Compulsive disorders (OCD, anorexia) are associated with genes associated with high activity throughout the day, while psychotic disorders (schizophrenia and bipolar disorder) are genetically related to excessive movement in the morning.

Grotzinger noted that people with depression often appear tired or low in energy, while people with compulsive disorders can sit still. “It makes sense to think about it,” Grotzinger said.

In all, the study identified 152 genetic variants shared across several diseases, including those known to affect certain types of brain cells.

For example, gene variants that are involved in important signal pathways in the brain and affect GABAergic brain neurons form the basis of the shared genetic signal for schizophrenia and bipolar disorder.

what is next

Although much remains to be done to determine exactly what the identified genes do, Grotzinger sees the study as the first step in developing therapies that can solve multiple diseases with a single treatment.

However, a new analysis of 11 major psychiatric illnesses provides a new understanding of why additional illnesses are the norm, not the exception, when it comes to mental illness. Image in public domain

“Today, people prescribe multiple medications to treat multiple diagnoses, and in some cases, those medications can have side effects,” he said.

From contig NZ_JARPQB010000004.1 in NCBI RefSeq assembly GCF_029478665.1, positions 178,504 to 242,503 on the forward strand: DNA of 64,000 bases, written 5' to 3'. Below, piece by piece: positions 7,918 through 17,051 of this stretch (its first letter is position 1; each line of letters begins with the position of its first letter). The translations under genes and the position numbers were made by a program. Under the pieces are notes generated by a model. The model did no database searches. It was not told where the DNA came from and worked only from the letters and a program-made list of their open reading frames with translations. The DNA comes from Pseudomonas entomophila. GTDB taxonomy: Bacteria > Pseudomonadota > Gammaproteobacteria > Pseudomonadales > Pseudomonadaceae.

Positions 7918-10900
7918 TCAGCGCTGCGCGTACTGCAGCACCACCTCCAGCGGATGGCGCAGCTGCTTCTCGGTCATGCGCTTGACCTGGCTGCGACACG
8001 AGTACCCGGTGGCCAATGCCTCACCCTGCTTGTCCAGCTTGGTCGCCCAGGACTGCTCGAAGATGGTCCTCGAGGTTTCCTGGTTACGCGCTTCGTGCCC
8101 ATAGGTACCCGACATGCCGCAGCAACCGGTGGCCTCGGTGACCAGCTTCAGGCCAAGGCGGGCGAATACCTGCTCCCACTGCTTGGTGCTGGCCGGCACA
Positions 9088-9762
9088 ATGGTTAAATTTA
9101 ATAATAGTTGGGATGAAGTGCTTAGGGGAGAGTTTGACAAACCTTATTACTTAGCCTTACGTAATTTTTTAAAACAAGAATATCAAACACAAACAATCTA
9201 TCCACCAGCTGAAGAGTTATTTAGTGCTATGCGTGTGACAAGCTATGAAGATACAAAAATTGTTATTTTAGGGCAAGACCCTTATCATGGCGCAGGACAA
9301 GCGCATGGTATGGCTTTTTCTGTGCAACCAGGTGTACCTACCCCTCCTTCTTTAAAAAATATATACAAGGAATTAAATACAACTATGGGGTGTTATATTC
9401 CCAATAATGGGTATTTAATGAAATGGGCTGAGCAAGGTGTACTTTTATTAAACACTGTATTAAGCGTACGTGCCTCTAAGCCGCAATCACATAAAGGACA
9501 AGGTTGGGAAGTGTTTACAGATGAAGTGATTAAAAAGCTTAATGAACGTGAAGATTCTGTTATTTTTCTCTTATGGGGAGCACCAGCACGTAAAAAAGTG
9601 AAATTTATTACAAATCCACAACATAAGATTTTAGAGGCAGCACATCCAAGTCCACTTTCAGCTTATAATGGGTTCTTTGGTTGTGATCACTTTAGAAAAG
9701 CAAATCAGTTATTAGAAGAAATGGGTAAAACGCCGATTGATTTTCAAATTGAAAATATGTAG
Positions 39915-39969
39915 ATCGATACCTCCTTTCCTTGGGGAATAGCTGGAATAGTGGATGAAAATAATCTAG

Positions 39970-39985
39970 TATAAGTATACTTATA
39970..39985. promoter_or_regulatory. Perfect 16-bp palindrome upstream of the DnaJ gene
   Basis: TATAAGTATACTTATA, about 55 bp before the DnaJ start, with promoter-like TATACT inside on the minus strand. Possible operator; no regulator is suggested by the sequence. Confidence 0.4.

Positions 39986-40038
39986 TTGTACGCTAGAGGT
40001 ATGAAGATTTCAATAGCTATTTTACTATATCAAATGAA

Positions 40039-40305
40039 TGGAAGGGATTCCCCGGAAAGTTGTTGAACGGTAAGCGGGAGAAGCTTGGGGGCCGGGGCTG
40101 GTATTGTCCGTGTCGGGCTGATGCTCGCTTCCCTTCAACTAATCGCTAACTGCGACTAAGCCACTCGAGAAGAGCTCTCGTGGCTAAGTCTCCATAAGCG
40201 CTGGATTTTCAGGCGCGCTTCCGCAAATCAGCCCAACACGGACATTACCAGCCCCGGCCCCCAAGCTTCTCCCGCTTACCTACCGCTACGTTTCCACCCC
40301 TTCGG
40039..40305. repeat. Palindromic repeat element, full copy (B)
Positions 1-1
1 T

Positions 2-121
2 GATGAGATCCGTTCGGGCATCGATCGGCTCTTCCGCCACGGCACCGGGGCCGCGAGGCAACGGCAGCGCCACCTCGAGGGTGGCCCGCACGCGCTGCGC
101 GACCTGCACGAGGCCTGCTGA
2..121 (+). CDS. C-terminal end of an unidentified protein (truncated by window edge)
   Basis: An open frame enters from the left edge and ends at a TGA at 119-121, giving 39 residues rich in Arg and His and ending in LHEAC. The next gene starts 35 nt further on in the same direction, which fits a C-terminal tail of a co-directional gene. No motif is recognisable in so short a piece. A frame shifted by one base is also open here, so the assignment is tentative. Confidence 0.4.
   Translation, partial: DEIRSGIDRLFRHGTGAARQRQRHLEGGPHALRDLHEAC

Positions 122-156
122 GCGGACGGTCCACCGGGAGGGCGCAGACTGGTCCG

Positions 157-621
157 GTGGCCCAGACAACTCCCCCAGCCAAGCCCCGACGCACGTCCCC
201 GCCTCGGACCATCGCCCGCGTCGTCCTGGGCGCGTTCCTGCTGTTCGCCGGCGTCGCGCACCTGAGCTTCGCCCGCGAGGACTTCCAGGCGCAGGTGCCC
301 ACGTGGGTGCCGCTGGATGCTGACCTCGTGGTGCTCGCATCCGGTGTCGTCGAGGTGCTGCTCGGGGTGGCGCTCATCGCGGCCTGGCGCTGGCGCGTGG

See also

It shows a diagram of two heads

“By identifying what is shared on these issues, we hope we can find ways to target them in four separate pills or four other ways that do not require separate psychotherapeutic interventions.”

At the same time, some find comfort in understanding the genetics behind their disorders.

“Not only do people face a lot of problems in life, they don’t face a few different problems, but it’s important to know a set of risk factors that will bleed for all of them.”

News about genetics and mental health research

Author: Press service
A source: University of Colorado
The connection: University of Colorado Press Service
Photo: Image in public domain

Original study: Open access.
Andrew D. Grotzinger et al. “Analysis of Biological Behavior, Functional Genomic, and Molecular Genetics at the Genetic Architecture of 11 Major Psychiatric Disorders.” Natural genetics


Genetic architecture of 11 major psychiatric disorders at the level of bio-behavioral, functional genomic and molecular genetic analysis

We request the joint genetic architecture of 11 major psychiatric disorders at the level of biological behavioral, functional genomic, and molecular genetic analysis.

We identify four broad factors (neurodevelopmental, compulsive, psychotic, and internal) that underlie the genetic correlation between diseases and examine whether they adequately explain their genetic correlation with bio-behavioral traits.

We introduce a model of stratified genomic structural equations, which we use to determine the set of genes that contribute disproportionately to the distribution of genetic risk. These include protein-cut variant-intolerant genes expressed in GABAergic brain cells that are enriched for genetic replication in disorders with psychotic features.

Multivariate association analyzes identify 152 (20 new) independent loci affecting individual factors and identify nine loci that act heterogeneously on factors within the factor.

Despite the average and high genetic correlations for all 11 disorders, we found the benefit of some measure of genetic risk for psychiatric disorders at the level of bio-behavioral correlation or at the level of individual options.